Reki Kawahara continues this superpowered journey with The Isolator 2: The Igniter. While he makes it clear that he wants this story to be a science battle story, seeing a bunch of science tossed around feels a bit odd, not necessarily in a bad way either. And me, someone who was never good in chemistry or anything with atoms and whatnot, just kind of nods along as a whole lot of science is tossed my way.

Anyway, The Isolator 2: The Igniter was released on February 10, 2015 (January 26, 2016, in the US) and is the second installment of the Isolator series.

Picking up after Minoru agreed to join the SFD, this volume focuses on introducing a slew of new characters and further developing the ones we’ve already met. We get a deeper look at the SFD and how they operate and even the “professor” who serves as the one managing this ragtag group of teens. But mainly, this volume aims to strengthen the bond between Minoru (Isolator) and Yumiko (Accelerator), and in that aspect, this volume accomplishes just that.


The plot follows Minoru as he starts getting acquainted with the home base of the SFD, a building hidden in a forest, masked by one of the higher-ups using his power. Due to being new, he has to learn the ropes and really prove himself to be a good fit for the team. At the same time, in a different location, a man by the name of Ayato Suka—code name: Igniter—murders someone by scorching him into a pile of ash. With his motives unknown and his power being a dangerous one, the SFD is keen on stopping him as soon as possible. Yumiko especially is after blood, seeking revenge on the Igniter and promising that she will kill him whenever she is given the chance.

Like with the last volume, the plot is pretty simple. It all revolves around finding the Igniter and stopping him. While the villain is the subtitle of this book, he is by far the weakest aspect of it as well. For the most part, this story flourishes in the character moments throughout. As the team comes together either to track down Igniter or just to hang around, those moments are when this story shines—which is par for the course when it comes to Reki Kawahara novels.

We do, however, get a deeper exploration of how the powers work. Although the way it’s achieved exactly is a mystery, every power has a way of manipulating atoms, which is a huge part of what this story entails. I’m no scientist so I can’t speak of how accurate a lot of the information here is, but at the very least, the way a lot of those powers are used, and how they work, is pretty interesting in its own right.

While it’s serviceable, the plot isn’t anything new, but because of it, the characters are what become the main focus, which is exactly where Kawahara’s strengths lie. This book especially accentuates that.


Since I mentioned it before, I’ll get him out of the way: Ayato Suka, the villain.

While I felt pretty indifferent about The Biter at the beginning of volume 1, by the end of it I could entirely sympathize with him as a person. I understood why he did what he did and made him feel almost tragic because of it. I ended up enjoying him as a villain and felt it really worked as the story wrapped up…but I can not say the same about The Igniter.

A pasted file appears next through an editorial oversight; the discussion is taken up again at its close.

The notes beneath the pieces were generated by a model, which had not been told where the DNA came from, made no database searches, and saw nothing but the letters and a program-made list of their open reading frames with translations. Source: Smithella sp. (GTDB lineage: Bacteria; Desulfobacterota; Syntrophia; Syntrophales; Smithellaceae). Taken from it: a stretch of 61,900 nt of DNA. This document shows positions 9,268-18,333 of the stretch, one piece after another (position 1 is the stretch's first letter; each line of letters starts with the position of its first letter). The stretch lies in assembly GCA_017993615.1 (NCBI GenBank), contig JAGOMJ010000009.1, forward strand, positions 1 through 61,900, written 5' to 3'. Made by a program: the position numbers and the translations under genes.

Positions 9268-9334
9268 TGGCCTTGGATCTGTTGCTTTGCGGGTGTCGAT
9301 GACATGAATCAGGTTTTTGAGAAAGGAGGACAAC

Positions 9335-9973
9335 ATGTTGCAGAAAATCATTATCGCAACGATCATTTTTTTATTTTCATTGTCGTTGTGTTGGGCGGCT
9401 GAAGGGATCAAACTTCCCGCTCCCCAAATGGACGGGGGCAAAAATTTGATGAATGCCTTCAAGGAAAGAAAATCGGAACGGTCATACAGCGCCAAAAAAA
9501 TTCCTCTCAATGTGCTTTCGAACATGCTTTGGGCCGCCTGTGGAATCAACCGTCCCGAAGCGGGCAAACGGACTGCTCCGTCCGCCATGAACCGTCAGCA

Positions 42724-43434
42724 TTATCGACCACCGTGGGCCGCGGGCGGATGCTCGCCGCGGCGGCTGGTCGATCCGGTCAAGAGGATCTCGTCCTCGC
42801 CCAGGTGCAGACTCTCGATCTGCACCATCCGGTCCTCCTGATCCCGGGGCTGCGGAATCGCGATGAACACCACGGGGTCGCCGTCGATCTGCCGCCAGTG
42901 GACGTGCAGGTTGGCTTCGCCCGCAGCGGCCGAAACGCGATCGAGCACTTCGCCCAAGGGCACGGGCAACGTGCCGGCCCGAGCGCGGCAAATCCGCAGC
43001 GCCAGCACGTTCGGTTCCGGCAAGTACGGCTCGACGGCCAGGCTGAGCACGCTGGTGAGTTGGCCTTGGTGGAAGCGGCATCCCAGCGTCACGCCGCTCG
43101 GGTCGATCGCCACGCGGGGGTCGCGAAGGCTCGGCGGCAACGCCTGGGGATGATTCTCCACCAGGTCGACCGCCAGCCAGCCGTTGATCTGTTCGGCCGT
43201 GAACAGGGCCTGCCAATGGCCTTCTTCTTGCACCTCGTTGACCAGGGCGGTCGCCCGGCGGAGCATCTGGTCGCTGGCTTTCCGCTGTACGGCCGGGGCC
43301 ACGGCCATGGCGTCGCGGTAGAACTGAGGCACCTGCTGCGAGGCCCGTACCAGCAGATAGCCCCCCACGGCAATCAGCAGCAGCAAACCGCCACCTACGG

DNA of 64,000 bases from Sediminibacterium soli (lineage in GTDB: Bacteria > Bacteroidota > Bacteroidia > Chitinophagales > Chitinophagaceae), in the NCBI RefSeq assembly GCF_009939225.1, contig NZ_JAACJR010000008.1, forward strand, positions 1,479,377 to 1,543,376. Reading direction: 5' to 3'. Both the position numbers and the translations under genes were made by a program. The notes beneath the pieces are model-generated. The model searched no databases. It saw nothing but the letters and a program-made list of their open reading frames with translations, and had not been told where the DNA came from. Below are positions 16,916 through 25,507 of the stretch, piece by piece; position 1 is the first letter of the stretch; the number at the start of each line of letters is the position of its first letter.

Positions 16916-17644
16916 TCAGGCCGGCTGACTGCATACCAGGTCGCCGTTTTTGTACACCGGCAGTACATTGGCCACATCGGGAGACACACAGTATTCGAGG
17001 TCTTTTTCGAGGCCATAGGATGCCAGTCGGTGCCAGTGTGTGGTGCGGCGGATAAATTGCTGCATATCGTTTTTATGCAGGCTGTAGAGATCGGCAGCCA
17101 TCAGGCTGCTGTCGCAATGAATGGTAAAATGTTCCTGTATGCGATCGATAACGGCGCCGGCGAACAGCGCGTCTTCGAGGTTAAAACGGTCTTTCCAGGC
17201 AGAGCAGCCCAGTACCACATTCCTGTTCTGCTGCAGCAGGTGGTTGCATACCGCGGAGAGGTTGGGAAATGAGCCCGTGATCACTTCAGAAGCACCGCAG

From the get-go, you somewhat understand what his goal is, and as the story progresses, that goal is firmly solidified…but the motive isn’t. While there is a motive, there isn’t enough there for this to truly feel like a fleshed-out character. At times it felt like you were missing entire chunks of information, and plenty of times I thought we would get the answers to some of that, but we never did. By the end, this villain felt flat and more pointlessly evil than he really should’ve been. All of that landed him to be the weakest part of this story.

Apart from that, however, It’s mostly positive.

This volume introduces a few new characters, each one with their own charm that makes them likable from the get-go, and mesh well with the rest of the team: Riri Isa (Code Name: Speculator), Olivier Saito (Code Name: Divider), Sanae Ikoma (Code Name: Shooter), and a small appearance of someone by the code name of Refractor. While we don’t get much about each character, we do get to see everyone’s power at play, which in turn gives you hints at what their underlying trauma might be. Each one moves the plot forward, either directly through actions that facilitate their search for Igniter or to serve Minoru’s character growth. Even with many characters being at play at once, it never feels like it bogs down the story.

But the main spotlight of this volume, as stated before, is the relationship between Yumiko and Minoru. After the rocky start to their relationship in the last volume, the threat of Igniter has forced Yumiko to be more open to Minoru from the start of this volume, revealing more about her as a person. Minoru, having to spend much of his time in the SFD with Yumiko, gets the most human interaction he’s had from someone who wasn’t family through her and even reveals tidbits of his own past to her. Through this show of vulnerability and trust, their bonds grow much stronger throughout the volume, which is a great development for Minoru’s character who is now moving past his more depressive state from volume one—but it’s not entirely gone, obviously.


All-in-all, while it is a stronger and more enjoyable volume than the first, the villain leaves much to be desired and even the final confrontation ends up being a bit anticlimactic in the action department. The pacing is also a bit rushed, and the story could’ve benefitted from holding onto scenes longer, but as usual, Kawahara makes it all up with great characters, and character moments, which is his greatest strength.

Overall Score: 8/10